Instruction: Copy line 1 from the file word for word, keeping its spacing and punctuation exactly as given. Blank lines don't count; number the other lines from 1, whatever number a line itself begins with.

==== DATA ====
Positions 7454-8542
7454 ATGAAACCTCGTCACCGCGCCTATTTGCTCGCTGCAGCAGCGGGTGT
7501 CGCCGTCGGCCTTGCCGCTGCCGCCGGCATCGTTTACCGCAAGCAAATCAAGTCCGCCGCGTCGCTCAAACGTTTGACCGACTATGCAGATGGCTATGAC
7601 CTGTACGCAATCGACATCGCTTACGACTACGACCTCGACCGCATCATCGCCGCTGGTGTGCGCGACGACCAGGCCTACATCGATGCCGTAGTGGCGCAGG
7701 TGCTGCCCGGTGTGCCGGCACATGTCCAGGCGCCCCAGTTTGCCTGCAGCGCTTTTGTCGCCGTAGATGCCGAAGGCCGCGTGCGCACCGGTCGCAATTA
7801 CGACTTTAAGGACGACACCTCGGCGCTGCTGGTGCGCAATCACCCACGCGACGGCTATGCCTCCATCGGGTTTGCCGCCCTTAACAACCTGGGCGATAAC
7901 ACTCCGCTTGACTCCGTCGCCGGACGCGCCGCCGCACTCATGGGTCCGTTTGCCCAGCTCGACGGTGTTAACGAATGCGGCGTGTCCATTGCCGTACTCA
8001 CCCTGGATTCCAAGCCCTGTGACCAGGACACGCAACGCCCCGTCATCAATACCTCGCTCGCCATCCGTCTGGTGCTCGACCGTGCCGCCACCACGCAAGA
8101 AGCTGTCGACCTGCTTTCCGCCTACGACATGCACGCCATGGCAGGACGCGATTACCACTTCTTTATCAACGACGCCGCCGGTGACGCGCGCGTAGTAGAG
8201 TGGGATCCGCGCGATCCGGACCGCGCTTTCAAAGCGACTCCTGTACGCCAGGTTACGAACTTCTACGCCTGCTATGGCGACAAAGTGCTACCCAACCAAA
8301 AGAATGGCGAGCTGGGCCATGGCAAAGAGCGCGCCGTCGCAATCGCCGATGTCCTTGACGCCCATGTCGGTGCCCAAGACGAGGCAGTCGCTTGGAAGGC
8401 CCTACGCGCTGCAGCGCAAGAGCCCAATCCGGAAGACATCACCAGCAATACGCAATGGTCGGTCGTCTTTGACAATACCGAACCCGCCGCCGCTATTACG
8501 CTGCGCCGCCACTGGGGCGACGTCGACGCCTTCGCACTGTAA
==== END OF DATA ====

Positions 7454-8542